prove Meaning in the Cambridge English Dictionary Cambridge dictionaries logo

Meaning of “prove” in the English Dictionary

"prove" in British English

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proveverb

uk   us   /pruːv/ (proved, proved or MAINLY US proven)
  • prove verb (SHOW)

B2 [T, L] to show a ​particularresult after a ​period of ​time: The ​operation proved a ​completesuccess. The ​dispute over the ​songrights proved ​impossible to ​resolve. [L (+ to be)] The new ​treatment has proved to be a ​disaster.prove yourself C2 to show that you are good at something: I ​wish he'd ​stoptrying to prove himself all the ​time.

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  • prove verb (SHOWING TRUTH)

B1 [T] to show that something is ​true: [+ that] They ​suspected that she'd ​killed him but they could never ​actually prove that it was her. [+ adj] They proved him innocent/​guilty. Under the ​presentsystem, you're ​innocent until proven ​guilty. [+ question word] "I ​lost £30 on the ​bus." "That just goes to prove what an ​idiot you are!" Computers have been used to prove ​mathematicaltheorems. That ​theory was proved ​false. He's so ​aggressive - it's as if he's always ​trying to prove something.

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proven
adjective uk   us   /ˈpruː.vən/ /ˈprəʊ-/
You've got a proven ​workrecord, which gives you a ​bigadvantage.
(Definition of prove from the Cambridge Advanced Learner’s Dictionary & Thesaurus © Cambridge University Press)

"prove" in American English

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proveverb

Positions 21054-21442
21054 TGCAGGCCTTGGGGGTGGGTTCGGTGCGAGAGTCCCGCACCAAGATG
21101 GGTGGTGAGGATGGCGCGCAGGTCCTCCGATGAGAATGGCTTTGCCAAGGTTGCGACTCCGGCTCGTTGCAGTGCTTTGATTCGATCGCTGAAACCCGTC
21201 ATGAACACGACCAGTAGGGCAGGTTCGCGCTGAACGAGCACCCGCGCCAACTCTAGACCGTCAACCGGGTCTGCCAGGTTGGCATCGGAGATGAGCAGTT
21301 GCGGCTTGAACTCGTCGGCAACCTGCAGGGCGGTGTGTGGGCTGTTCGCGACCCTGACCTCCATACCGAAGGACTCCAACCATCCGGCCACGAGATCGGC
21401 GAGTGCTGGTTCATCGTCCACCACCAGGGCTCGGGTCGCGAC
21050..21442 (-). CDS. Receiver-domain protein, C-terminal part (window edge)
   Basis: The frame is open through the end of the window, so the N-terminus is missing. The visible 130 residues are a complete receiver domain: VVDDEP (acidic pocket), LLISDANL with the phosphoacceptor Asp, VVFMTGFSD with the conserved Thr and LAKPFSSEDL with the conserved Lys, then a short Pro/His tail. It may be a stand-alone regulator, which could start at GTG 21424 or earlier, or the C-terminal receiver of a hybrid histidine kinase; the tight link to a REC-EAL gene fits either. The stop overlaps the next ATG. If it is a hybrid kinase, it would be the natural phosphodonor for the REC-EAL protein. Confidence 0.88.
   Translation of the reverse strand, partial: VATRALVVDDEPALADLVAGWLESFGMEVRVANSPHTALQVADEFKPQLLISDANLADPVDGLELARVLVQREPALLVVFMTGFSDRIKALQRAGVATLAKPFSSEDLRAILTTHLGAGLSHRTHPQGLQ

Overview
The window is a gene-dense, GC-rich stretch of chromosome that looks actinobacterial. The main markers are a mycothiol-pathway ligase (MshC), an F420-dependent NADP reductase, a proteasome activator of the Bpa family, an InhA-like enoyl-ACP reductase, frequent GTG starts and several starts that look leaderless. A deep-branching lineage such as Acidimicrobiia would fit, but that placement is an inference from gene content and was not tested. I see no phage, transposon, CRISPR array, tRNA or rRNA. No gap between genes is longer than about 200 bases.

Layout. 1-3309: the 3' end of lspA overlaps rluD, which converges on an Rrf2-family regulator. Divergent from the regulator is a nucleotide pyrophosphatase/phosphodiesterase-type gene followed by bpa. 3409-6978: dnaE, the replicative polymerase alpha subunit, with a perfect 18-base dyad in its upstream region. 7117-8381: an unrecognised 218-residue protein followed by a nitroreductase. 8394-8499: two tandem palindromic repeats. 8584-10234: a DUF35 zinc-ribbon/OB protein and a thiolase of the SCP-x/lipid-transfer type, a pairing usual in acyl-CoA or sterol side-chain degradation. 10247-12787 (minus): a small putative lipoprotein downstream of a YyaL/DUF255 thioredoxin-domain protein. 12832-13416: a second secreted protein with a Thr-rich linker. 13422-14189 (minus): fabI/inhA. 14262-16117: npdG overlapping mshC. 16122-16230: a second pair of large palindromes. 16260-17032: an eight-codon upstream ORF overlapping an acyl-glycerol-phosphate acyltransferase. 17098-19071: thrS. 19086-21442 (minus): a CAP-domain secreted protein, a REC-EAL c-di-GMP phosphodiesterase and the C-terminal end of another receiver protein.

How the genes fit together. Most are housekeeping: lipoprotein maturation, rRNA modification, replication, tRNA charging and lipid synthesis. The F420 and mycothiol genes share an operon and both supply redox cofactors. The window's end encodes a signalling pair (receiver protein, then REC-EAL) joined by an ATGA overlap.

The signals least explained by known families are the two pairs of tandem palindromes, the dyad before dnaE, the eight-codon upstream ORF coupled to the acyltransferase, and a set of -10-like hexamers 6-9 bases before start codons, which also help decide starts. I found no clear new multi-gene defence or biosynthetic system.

us   /pruv/ (past participle proved or proven  /ˈpru·vən/ )
  • prove verb (SHOW)

to show after a ​time or by ​experience that something or someone has a ​particularquality: [L] The ​dispute over ​rights to the ​song could prove ​impossible to ​resolve. [+ to infinitive] The new ​safetyprocedures have so ​far proven to be ​satisfactory. As a ​newcomer, I ​felt I had to prove myself (= show I am ​skilled).
  • prove verb (MAKE CLEAR)

[T] to make it ​clear that something is or is not ​true: They ​suspected she ​cheated, but they could never prove it. [+ (that) clause] I had to take all my ​records to the ​bank to prove (that) the ​mistake was theirs. Under ​ourlegalsystem, you’re ​innocent until proven ​guilty.
proven
adjective [not gradable]  us   /ˈpru·vən/
You can’t ​trust him – he’s a proven ​liar.
(Definition of prove from the Cambridge Academic Content Dictionary © Cambridge University Press)
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“prove” in British English

“prove” in American English

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